EXCLUSIVE: ‘I tried to run but he kept chasing me. Then he bundled me into a taxi’: GB Olympic speed skater Elise Christie reveals she was drugged and raped – and hopes harrowing account of 2010 attack will help other victims
She is a multiple World and European champion currently in training for her fourth Winter Olympics. An elite athlete who has spent the best part of a decade competing for the biggest prizes in the cut-and-thrust sport of short track speed skating.
By anyone’s standards, Elise Christie is a remarkable individual. Driven, dedicated, determined. And, yes, vulnerable. Proudly so.
Engaged in a daily struggle with her mental health, Christie has really found her voice in recent years, speaking openly about her history of self-harm — and even an attempted suicide.
GB speed skater Elise Christie revealed she was drugged and raped as a teenager
In her newly-published autobiography, appropriately entitled Resilience, the 31-year-old Scot also writes movingly about the lasting effect of childhood bullying, among other difficult subjects.
One chapter, in particular, required a rare sort of courage. A bravery rooted in the hope that, by speaking out, she might do some good.
Addressing the inner conflict she went through before deciding to break her silence about being drugged and raped as a teenager, Christie told Sportsmail: ‘It was the hardest one to write. But it will definitely help people.
‘There is a lot of honesty in that chapter and, to be honest, I struggled to read it back. It took me months.
‘I was thinking: “I don’t want to say it…” You know? Because it’s about me.
‘If I was reading it from a different perspective, about someone else, I’d think: “Oh, I’m not the only one that this has happened to. People can get through this.”
‘It’s weird because you can talk about victim guilt. And, as I wrote it, I felt guilty.
‘But there was nothing I was saying that was wrong, yet you still feel very guilty about getting a negative reaction or upsetting anyone.
Christie hopes her harrowing account of the March attack in 2010 will help other victims
‘I know this will help people. And it could even help people right now, if they’re experiencing what I was.
‘When I went through it, I was too naive to know what had happened was wrong.
‘This will hopefully relate with people and encourage them to deal with it the way they need to.’
Christie’s account of the March 2010 attack, an incident she kept private for years, makes for harrowing reading.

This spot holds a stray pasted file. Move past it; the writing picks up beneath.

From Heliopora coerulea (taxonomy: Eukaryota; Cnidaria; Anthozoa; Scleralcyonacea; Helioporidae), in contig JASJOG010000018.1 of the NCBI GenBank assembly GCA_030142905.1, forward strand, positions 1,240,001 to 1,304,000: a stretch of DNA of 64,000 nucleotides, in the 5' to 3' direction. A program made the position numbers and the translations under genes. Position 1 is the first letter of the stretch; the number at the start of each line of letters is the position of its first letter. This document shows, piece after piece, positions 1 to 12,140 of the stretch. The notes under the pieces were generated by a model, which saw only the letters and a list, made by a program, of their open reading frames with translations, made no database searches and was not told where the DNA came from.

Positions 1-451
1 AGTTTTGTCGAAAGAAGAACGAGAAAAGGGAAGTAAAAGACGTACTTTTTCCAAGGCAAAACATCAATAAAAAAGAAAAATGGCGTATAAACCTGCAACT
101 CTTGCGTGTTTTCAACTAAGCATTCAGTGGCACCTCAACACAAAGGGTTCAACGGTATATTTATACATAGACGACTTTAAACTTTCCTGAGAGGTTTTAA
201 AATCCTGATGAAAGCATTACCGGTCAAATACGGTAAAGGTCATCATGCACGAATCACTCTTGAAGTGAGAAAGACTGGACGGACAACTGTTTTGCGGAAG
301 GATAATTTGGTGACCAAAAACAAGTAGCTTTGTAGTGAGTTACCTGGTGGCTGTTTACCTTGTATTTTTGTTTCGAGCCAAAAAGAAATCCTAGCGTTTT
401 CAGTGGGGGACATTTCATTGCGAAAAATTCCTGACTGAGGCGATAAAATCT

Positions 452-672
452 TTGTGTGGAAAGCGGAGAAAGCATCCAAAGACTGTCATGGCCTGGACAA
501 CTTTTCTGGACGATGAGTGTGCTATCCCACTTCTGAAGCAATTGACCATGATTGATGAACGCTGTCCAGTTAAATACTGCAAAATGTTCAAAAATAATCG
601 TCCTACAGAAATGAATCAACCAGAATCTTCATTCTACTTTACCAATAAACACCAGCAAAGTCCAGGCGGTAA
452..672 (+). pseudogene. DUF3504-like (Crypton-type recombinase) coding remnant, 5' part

Revealing how it all started with an innocent night out in Nottingham, just after she’d made her first World Championships appearance for Team GB, the Livingston-born athlete wrote: ‘I remember going into this bar in town; I was with a teammate at the time.
‘We bought a drink and I had only got through a couple of sips when this guy came over to me and started talking. I was just chatting back without thinking about it too much.
‘Then he offered to get me a drink, whereupon I told him that I already had a drink — a drink that I’d barely touched. But he went and got one anyway and came back with it saying: “Try this one”.
She’s one of the most recognisable figures in her sport and training for her fourth Olympics
‘I had a couple of sips of this new drink. Again, I was too naive to know any better.
‘Even then I still hadn’t had an entire drink in total, but I remember thinking to myself: “I’m not staying out feeling like this. This is not good.” It wasn’t even late anyway. It must have been 10 o’clock.’
Things got worse as Christie waited outside for a taxi she’d ordered, with the man in question following her into the street — and bundling her into the cab.
‘I was strangely impaired and my body wasn’t functioning properly at all,’ she said. ‘I tried to run away from him but I simply couldn’t run.
‘As hard as I tried, I just couldn’t get away from this guy. Whenever I fell on the floor, he kept running after me, picking me up and dragging me, eventually into the taxi.
‘I do remember — through the brain fog and fractured memories — saying to the taxi driver: “Please don’t take me to this guy’s house. You’ve got to take me home”.
‘At one point, we actually drove quite close to where I lived and by this point I was f***ing screaming: “There! We need to turn down there!”’
With her assailant convincing the driver that his ‘girlfriend’ was simply drunk, Christie was transported back to his house.
She said: ‘It was clear to me right then that he was going to sexually assault me and the whole time I was repeatedly telling him: “No. No.”
‘As much as I was saying no, this guy kept forcing himself onto me.